Bystander Killed; Police Bullet Blamed : Violence: San Diego authorities believe woman was hit when officers fired on a man who brandished a gun. The suspect may be charged with murder.
Bullets apparently fired from an officer’s gun killed an innocent bystander during a shootout with a suspect on a downtown street Tuesday, a San Diego Police Department spokesman said Wednesday.
The shooting occurred at 4:40 p.m. amid rush-hour traffic in front of a crowded residential hotel. Two bicycle-riding officers confronted a suspect who investigators said provoked the melee by pointing a .45-caliber handgun at police after waving it on a crowded street corner.
Moments later, Gina Liucija Kisielius, 33, stumbled into the lobby of the Golden West Hotel on 4th Avenue, crying and bleeding, according to a longtime resident of the hotel, Lance Corbett, 46. Kisielius, also a hotel tenant, collapsed on the floor and died, Corbett said.
Kisielius had lived for years in the turn-of-the-century single-room-occupancy building, which serves as a home largely to retirees and people with disabilities on fixed incomes.
Police arrested Enrique Leon, 42, on suspicion of murder. Leon was reported to be in fair condition Wednesday with at least three gunshot wounds. Police said he would be charged with murder. Such charges can be filed against someone who commits a crime that results in the death of another person, officials said.
Police declined to say Wednesday whether Leon fired first--or at all--although they said witnesses reported that Leon was the first to fire shots. Homicide Lt. Greg Clark said police would not conclusively rule on whether the officers killed Kisielius until all ballistics tests were complete.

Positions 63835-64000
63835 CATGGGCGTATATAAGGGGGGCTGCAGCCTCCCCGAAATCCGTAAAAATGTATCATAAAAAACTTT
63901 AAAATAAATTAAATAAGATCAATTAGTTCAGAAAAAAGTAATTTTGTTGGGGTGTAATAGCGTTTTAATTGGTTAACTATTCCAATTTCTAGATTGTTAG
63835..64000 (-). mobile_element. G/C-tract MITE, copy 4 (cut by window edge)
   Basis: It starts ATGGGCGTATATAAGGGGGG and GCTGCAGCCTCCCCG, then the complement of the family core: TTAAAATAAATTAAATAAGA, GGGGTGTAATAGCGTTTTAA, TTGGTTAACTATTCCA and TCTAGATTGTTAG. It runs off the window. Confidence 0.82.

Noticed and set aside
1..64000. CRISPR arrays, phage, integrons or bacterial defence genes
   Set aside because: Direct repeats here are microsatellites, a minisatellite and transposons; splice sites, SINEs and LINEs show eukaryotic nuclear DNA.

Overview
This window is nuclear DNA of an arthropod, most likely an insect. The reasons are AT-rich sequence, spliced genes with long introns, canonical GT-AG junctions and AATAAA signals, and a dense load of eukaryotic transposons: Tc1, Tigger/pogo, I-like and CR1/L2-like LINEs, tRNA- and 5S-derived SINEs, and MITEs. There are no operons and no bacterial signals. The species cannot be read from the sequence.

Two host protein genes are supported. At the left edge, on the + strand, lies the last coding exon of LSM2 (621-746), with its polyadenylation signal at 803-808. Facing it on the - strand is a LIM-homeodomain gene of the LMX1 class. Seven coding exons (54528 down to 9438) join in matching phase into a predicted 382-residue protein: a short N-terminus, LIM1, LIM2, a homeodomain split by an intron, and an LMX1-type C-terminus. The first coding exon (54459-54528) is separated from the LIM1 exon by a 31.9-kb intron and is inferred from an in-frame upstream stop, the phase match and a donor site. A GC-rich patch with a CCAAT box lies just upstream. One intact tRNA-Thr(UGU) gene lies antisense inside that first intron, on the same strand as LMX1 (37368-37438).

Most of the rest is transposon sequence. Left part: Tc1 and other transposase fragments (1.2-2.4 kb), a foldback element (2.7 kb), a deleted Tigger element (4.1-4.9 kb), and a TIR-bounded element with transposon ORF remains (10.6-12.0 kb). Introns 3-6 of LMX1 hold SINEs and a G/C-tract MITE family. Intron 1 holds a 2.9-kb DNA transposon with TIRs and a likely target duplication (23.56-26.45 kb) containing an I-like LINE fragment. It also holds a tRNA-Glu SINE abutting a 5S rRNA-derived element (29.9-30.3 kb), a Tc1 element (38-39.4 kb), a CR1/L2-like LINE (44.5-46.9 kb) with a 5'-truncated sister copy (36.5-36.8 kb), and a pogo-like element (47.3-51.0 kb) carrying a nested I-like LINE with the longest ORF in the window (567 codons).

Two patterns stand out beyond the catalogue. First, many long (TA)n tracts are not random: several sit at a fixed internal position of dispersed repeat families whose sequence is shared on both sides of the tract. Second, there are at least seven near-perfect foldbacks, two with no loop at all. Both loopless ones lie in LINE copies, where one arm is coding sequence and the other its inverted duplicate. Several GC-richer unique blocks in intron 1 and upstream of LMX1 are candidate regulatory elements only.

But it was probable, Clark said, that police gunfire felled the woman, who was standing on the sidewalk in front of the hotel when officers began firing the first of 13 rounds from five yards behind the gunman.
Clark said the officers involved in Tuesday’s shootout have been placed on administrative leave, pending a full investigation by the department’s internal affairs unit and the district attorney.
The San Diego Police Department appointed a citizen review board to study officer-involved shootings after a wave of incidents involving deadly force prompted a call for action in 1990.
In that year alone, police killed nine people and wounded 14 others. Among those killed were men wielding a garden tool, a trowel and a baseball bat. Another man was unarmed.
In Escondido, in north San Diego County, a reworking of the city Police Department’s training and regulations regarding hostage situations followed the 1983 death of Leslie Landersman, who was killed by police while being held hostage by a bank robber. She was mistakenly slain in a gun battle.